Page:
The bigger stage set-up has bolstered the sound and also allowed the Bangladesh-born Kazi to introduce more of her South Asian musical heritage into the music. It’s an element hinted at on cuts like Projaproti, with its wandering veena solo, though Kazi insists LAL are not the Canadian contingent of the Asian Underground.

“The veena is so characteristically South Asian that the band has shaped itself around that,” Kazi explains. “At the same time, though, there’s this heavy dub vibe to the live sound.”

“It’s not just one or two vibes, though,” Murray interrupts. “For the next record, I want to take things even further out and bring in heavy, distorted guitars. I’m just now discovering the Clash and the early Cure, stuff I’d never really listened to before. That stuff is hot and isn’t that far away from what we’re doing.”

“We’re a product of the East and the West,” Kazi nods. “You can’t get any more Toronto than that.”

south asian sensations

Friday, August 17

masala! mehndi! masti! with toronto tabla ensemble and desi dynamite dj collective 8 pm and lal 11 pm, Harbourfront Centre (free-$20). 416-973-3000/4000.

Saturday, August 18

masala! mehndi! masti! with alms for shanti 2 pm, rashtravani 3:30 pm, kolaripattu 3:30 & 7 pm, bageshree vaze 6 pm, bollywood bonanza 8 pm, sukalyan bhattacharjee 9:30 pm, usra leedham 10 pm and tasa and bageshree vaze 11 pm, Harbourfront Centre, free. 416-973-3000.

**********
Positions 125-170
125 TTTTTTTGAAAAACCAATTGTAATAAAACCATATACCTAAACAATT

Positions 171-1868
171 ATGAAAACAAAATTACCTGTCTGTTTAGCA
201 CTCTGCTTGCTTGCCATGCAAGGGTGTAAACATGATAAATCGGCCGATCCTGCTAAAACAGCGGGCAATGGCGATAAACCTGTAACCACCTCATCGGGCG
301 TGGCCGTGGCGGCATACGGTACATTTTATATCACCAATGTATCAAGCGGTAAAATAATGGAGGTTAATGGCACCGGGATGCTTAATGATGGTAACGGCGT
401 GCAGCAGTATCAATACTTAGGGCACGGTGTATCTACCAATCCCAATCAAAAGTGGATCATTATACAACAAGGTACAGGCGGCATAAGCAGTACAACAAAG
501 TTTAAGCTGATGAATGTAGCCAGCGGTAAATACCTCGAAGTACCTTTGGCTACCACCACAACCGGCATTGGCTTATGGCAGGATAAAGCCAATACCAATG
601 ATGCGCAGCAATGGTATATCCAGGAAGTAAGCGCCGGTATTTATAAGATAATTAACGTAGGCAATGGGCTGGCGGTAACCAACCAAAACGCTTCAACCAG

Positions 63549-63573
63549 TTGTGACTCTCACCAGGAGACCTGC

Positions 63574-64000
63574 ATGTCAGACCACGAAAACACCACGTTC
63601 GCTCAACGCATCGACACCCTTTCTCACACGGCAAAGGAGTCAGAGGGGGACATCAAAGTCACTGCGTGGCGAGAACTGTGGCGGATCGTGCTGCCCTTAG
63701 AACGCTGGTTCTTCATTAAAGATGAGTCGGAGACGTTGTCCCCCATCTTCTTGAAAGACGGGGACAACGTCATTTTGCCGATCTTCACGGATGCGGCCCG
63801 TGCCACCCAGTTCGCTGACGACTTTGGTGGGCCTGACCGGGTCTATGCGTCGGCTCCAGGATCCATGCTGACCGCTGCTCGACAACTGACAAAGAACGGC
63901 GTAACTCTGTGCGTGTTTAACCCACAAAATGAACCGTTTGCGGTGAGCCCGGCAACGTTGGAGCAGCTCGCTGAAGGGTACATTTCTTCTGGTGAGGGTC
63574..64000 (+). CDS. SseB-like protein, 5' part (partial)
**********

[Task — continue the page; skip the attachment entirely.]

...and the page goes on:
Harbourfront’s Masala! Mehndi! Masti! celebrates old and new South Asian culture. The three-day festival includes everything from dance, visual art and food to cricket lessons, but it’s the hefty slate of traditional and contemporary music that stands out the most. Full details and schedules are available at Here are some highlights.

TORONTO TABLA ENSEMBLE Norigen Stage, Friday (August 17), 8 pm. Toronto rhythm kings mix tradition with new beats at this Pier Party, jamming with South Asian soundsystem the Desi Dynamite DJ Collective. $20.

ALMS FOR SHANTI Norigen Stage, Saturday (August 18), 2 pm. Uday Benegal and Jayesh Gandhi, the ex-singer and guitarist of India’s biggest rock band, Indus Creed, used to play for 40,000 people in Bombay. The New York-based Alms for Shanti is a more international rock assault. Free.

BOLLYWOOD BONANZA Norigen Stage, Saturday (August 18), 8 pm. A run through the remarkable dance styles of Bollywood films, complete with shifty eyes and suggestive hips. Free.

TASA Lakeside Terrace, Saturday (August 18), 11 pm. Tabla terror Ravi Naimpally’s global beatbox reaches from India and the Middle East all the way around the planet to Brazil. Funky for you. Free.